Donald Trump
President-elect Donald Trump speaks at election night rally in Manhattan, New York, Nov. 9, 2016. Reuters/Mike Segar

With Republican Donald Trump as the president-elect of the United States, LGBT activists in the country are gearing up for tough battles in years ahead. Throughout his campaign, Trump and his running mate, Indiana Gov. Mike Pence, made some worrisome claims on LGBT issues.

Trump's stance on the LGBT rights poses a risk to some of the legislative progress made during the Obama years, such as the Marriage Equality Act and anti-discrimination laws. With Trump taking office in January and Republicans retaining control of Congress, what happens to LGBT rights is a matter of concern. Here are some ways in which the Trump presidency could affect the LGBT community.

1. Marriage Equality

In August, Politifact concluded that Trump is against same-sex marriage. This was based on statements, interviews and actions by the business mogul since 2000. In an interview with Fox News in January 2016, Trump said he would “strongly consider” appointing judges to overturn the Marriage Equality Act. During an interview with Bill O’Reilly in 2011, he said: “I just don’t feel good about it.” Trump added, “I don’t feel right about it. I’m against it, and I take a lot of heat because I come from New York. You know, for New York it’s like, how can you be against gay marriage? But I’m opposed to gay marriage.”

Meanwhile, Pence, also has a history of supporting anti-LGBT measures.

2. Transgender Rights

Trump's take on transgender rights issues has been conflicting. He initially supported the Obama administration in working toward allowing transgender students to use restrooms that match their gender identity. But later changed his stance by supporting a North Carolina law that restricted restroom access for transgender people. Trump said in June he’s “going with the state,” when it comes to trans bathroom rights, a statement contrary to his comments in April.

“North Carolina did something that was very strong and they’re paying a big price. There’s a lot of problems,” Trump told a town hall on NBC News. “You leave it the way it is. There have been very few complaints the way it is. People go, they use the bathroom they feel is appropriate, there has been so little trouble, and the problem with what happened in North Carolina is the strife, and the economic punishment that they’re taking.”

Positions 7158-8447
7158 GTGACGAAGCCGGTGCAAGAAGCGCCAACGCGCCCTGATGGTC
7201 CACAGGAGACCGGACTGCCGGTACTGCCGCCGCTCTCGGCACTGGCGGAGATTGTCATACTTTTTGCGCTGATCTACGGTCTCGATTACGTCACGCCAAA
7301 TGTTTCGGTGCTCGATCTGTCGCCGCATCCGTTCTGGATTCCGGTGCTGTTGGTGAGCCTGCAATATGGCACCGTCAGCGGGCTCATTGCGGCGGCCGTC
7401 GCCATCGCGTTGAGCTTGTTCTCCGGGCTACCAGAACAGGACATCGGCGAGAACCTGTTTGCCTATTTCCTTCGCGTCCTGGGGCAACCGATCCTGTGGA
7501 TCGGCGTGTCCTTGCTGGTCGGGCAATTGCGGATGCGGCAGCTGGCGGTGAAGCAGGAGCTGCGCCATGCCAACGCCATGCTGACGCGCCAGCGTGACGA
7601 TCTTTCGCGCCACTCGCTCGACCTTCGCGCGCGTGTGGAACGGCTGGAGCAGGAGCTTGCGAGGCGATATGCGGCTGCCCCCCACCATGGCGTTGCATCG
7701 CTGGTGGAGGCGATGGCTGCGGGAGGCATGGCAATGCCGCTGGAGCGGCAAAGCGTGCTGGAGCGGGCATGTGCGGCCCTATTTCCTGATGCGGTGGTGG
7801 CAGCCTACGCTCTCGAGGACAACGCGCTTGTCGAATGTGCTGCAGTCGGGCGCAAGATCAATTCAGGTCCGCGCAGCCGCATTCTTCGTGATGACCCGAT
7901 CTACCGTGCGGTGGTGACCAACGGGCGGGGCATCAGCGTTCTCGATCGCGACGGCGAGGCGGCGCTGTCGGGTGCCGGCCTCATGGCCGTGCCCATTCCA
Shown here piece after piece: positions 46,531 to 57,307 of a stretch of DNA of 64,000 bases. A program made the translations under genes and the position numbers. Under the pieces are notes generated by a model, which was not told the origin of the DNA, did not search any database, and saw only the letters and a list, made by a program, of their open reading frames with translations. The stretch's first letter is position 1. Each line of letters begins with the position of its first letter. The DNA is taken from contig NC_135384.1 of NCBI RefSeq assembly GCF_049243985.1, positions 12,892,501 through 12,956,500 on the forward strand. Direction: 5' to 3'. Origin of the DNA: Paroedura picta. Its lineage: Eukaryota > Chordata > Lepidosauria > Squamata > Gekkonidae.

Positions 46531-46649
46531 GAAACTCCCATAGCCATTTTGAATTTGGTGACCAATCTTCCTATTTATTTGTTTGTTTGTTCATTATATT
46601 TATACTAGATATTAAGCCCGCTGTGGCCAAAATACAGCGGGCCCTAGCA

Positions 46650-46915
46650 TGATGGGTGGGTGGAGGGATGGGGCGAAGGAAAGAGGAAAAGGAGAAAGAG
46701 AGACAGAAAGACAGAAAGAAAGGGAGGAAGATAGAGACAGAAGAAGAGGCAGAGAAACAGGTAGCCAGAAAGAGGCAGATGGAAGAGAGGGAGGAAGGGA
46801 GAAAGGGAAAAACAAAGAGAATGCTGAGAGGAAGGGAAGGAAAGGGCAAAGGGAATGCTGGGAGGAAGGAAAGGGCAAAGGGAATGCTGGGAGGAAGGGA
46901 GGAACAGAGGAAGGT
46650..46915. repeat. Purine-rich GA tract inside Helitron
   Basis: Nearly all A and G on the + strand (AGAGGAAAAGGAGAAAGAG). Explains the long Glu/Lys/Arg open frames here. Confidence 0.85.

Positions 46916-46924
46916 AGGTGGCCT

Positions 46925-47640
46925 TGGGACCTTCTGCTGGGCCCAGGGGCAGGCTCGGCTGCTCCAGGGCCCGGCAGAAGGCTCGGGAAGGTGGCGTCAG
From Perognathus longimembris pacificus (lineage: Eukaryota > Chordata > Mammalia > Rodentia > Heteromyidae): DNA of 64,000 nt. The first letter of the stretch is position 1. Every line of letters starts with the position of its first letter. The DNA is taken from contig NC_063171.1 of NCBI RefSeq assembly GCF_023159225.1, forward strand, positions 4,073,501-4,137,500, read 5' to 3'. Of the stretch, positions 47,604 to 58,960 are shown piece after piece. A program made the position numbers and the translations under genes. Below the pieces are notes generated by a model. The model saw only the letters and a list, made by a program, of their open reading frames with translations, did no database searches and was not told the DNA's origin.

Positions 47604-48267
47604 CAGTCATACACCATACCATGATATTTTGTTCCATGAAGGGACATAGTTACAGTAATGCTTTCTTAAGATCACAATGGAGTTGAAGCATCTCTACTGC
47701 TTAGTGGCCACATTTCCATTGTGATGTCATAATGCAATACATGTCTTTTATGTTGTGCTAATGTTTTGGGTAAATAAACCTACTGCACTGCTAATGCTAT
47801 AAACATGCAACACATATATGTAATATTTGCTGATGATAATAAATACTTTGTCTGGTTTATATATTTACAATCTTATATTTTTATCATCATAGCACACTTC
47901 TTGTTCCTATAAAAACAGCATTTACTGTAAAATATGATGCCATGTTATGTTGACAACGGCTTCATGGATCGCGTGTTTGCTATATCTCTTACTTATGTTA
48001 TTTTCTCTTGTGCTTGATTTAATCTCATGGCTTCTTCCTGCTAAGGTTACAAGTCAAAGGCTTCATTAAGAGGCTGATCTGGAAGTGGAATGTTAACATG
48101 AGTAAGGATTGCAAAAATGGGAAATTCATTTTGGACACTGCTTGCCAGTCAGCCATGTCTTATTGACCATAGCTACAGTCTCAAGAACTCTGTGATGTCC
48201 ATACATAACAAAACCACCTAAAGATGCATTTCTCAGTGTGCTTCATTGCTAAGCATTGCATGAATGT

3. Bullying and Sexual Discrimination

Trump and Pence don't always agree when it comes to LGBT rights. The president-elect pledged to sign the First Amendment Defense Act, which protects discrimination on religious grounds and prohibits the government from taking action against anyone who “believes or acts in accordance with a religious belief or moral conviction that marriage is or should be recognized as the union of one man and one woman.” The statement was reportedly made on his now-deleted campaign website page.

However, Pence publicly opposed the Obama administration's repeal of "Don’t Ask, Don’t Tell," a ban on gay and lesbian service members. “There’s no question to mainstream homosexuality within active duty military would have an impact on unit cohesion,” Pence wrote on his website. He added that “Congress should oppose any effort to recognize homosexuals as a 'discrete and insular minority’ entitled to the protection of anti-discrimination laws similar to those extended to women and ethnic minorities."

4. Immigration

Trump's vow to deport millions of undocumented immigrants could hurt LGBT people. If gay marriage is overturned by the Supreme Court, LGBT people would not be able to avoid deportation by marrying their loves ones. That means mothers, fathers and spouses could be divided from their families.

Chad Griffin of the Human Rights Campaign said the fight for the rights of LGBT people will continue.

“This is a crucial moment for our nation and for the LGBTQ movement. The election of a man who stands opposed to our most fundamental values has left us all stunned. There will be time to analyze the results of this election, but we cannot afford to dwell. We must meet these challenges head on," Griffin said in a statement. “Over the last 18 months, Donald Trump and Mike Pence have intentionally sowed fear and division for cynical political purposes. They now face a decision about whether they will also govern that way. We hope, for the sake of our nation and our diverse community – which includes women, people of color, those with disabilities, immigrants, and people of all faiths and traditions – they will choose a different path."

“To every LGBTQ person across this nation feeling stunned and disheartened, and questioning if they have a place in our country today, I say this: You do. Don’t ever let anybody tell you otherwise. Be bold, be strong, and continue to stand up for the principles that have always made America great," Griffin added.